Carrie Flaherty is a nurse serving at the St. Therese Hospital in Nzara, South Sudan. In this piece, Carrie highlights what it is like to have the skills and the knowledge to alleviate a patient’s pain, but not the resources to do it. (Spoiler alert: it didn’t stop her from doing everything she could, of course).
The Reality of Care in South Sudan
For medical volunteers working in under-resourced hospitals, turning patients away due to a lack of medical equipment or medicine is unfortunately too common. Similarly, issues around human resources – lack of trained health workers – makes the provision of care even more difficult and the threat of burnout a constant concern.
Without equipment, I cannot properly diagnose people; without a diagnosis, I cannot provide care; and without care, people don’t recover and sometimes they die. Sometimes it feels like we are working during a war or in a war zone. – Dr. Bankayor Zola
These challenges are only part of the reality that limit access to healthcare in places like Nzara, South Sudan. For many, the barrier to care begins at the home. The patients served in Nzara are poor. They are hungry and usually very sick by the time they decide to seek care. Their homes are often far from healthcare facilities and making the journey means leaving behind other responsibilities, including young children, a price too high for many mothers to consider.
According to the WHO, the world will be short 12.9 million healthcare workers by 2035; today, it’s estimated that only half of all countries have the health workers required to deliverquality healthcare.
Carrie Flaherty has witnessed all of these barriers to care first hand. She recently reflected on one young patient’s experience and how limited resources made treatment so challenging. In caring for Stephen, Carrie highlights what it is like to have the skills and the knowledge to alleviate a patient’s pain, but not the resources to do it. That didn’t stop her of course.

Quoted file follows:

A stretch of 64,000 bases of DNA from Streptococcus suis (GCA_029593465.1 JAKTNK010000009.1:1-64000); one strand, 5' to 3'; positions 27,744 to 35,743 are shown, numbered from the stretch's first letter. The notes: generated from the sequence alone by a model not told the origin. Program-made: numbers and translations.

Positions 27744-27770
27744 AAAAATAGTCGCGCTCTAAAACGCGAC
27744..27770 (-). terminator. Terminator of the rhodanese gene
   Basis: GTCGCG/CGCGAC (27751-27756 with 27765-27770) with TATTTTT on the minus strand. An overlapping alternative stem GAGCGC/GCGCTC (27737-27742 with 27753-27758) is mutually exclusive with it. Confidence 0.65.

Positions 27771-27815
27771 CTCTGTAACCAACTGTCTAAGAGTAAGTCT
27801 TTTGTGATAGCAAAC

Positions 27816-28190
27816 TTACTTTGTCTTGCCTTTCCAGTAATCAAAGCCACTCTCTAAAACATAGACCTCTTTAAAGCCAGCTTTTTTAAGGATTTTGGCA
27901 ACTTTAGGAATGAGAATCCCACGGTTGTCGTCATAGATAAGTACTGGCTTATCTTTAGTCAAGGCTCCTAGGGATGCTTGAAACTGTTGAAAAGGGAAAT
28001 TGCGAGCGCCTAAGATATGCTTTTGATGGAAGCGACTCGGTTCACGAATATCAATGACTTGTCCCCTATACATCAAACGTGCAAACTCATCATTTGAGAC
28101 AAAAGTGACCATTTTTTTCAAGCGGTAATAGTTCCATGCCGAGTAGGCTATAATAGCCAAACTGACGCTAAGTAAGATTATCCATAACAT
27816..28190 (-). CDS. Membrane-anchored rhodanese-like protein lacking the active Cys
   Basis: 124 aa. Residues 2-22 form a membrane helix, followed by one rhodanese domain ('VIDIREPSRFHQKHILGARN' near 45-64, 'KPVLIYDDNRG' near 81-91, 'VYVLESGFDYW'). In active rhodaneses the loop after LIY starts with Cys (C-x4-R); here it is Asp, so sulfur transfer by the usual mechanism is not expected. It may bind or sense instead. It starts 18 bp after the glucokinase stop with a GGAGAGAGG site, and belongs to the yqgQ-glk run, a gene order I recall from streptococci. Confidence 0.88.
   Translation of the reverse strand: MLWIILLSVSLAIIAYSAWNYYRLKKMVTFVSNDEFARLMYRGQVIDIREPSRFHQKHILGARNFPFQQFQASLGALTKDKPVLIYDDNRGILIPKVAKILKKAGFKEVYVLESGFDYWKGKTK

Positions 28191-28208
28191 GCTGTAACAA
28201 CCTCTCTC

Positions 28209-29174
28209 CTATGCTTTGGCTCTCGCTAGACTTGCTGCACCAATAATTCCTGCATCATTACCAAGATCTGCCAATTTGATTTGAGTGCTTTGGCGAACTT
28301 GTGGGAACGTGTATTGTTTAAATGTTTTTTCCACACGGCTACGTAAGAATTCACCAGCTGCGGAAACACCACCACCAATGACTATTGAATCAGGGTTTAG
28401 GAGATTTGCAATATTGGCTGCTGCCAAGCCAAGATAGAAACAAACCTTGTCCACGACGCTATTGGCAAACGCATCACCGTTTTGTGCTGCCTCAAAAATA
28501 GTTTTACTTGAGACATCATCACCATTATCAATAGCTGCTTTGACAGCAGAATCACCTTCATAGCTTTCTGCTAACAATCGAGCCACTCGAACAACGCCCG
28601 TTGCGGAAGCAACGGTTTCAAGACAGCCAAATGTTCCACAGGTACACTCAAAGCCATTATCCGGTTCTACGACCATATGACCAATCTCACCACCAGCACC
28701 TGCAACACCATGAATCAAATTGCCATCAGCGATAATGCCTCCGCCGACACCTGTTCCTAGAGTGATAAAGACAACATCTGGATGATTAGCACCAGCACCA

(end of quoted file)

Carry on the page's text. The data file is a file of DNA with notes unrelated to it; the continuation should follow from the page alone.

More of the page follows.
Stephen is a 17-month-old boy, who was admitted to St. Therese hospital with severe burns. The youngest of seven children, Stephen was being watched by an older brother when their house accidentally caught on fire.
Stephen was rescued from the burning hut by a cousin, but not before he sustained severe burns to his face, left hand, and both legs. With over 19% of his body surface burned, Stephen needed immediate fluid resuscitation and surgical wound debridement. Although he suffered burns to the face, and some singeing around the nostrils, thankfully, Stephen did not show any signs of respiratory distress from smoke inhalation.
Here in South Sudan, transferring burn patients to a burn center or intensive care unit is not an option. Stephen’s survival was dependent on what limited care we could provide in this small rural hospital and the grace of God.
Despite antibiotic therapy, antipyretics, and frequent dressing changes, Stephen continued to spike fevers. He showed signs of post-burn sepsis and antibiotic resistance. Unfortunately, in this low resource setting, we didn’t have the capability to perform blood or wound cultures to know what specific organism to target.
Another challenge was that Stephen’s mother, Bernardita, was his only reliable caregiver. His father struggles with alcoholism and appeared at the hospital intermittently, usually intoxicated. Despite Bernardita’s dedicated presence at his bedside, Stephen (a typical restless toddler) managed to remove his IV cannula and urinary catheter (we don’t have balloon secured pediatric urinary catheters here) nearly once a day, no matter how well we secured it. As a result, his dressings would get soaked in urine, requiring more frequent changes. And, loss of IV access meant missed antibiotic doses until staff were able to place another.
As the weeks went on, Stephen’s condition slowly started to turn around. Thanks to the involvement of Sister Laura and Dr. Taban – hospital staff members. Stephen and his mother Bernardita were given special permission to move to a private room, where he had a cleaner and quieter environment, and could be better protected from potentially infectious patients and visitors.
Unfortunatley, after Stephen’s condition started to improve following a new round of antibiotic therapy and meticulous wound care, his mother fell ill with malaria and was admitted to the hospital herself.
While Stephen was starting to feel like a kid again, his road to recovery was far from over. Stpehen’s father, who in the absence of his wife, now had to care for Stephen’s siblings back home requested that he be discharged.
Stephen was discharged under strict instructions to return daily for new dressings to be applied on his wounds. Unfortunatley, Stephen’s father never brought him back. We pray that Stephen was able to recover despite the lack of medical care at the last stages of his healing process. Sadly we will never know for sure, as is a part of the reality of being a medical professional here in South Sudan.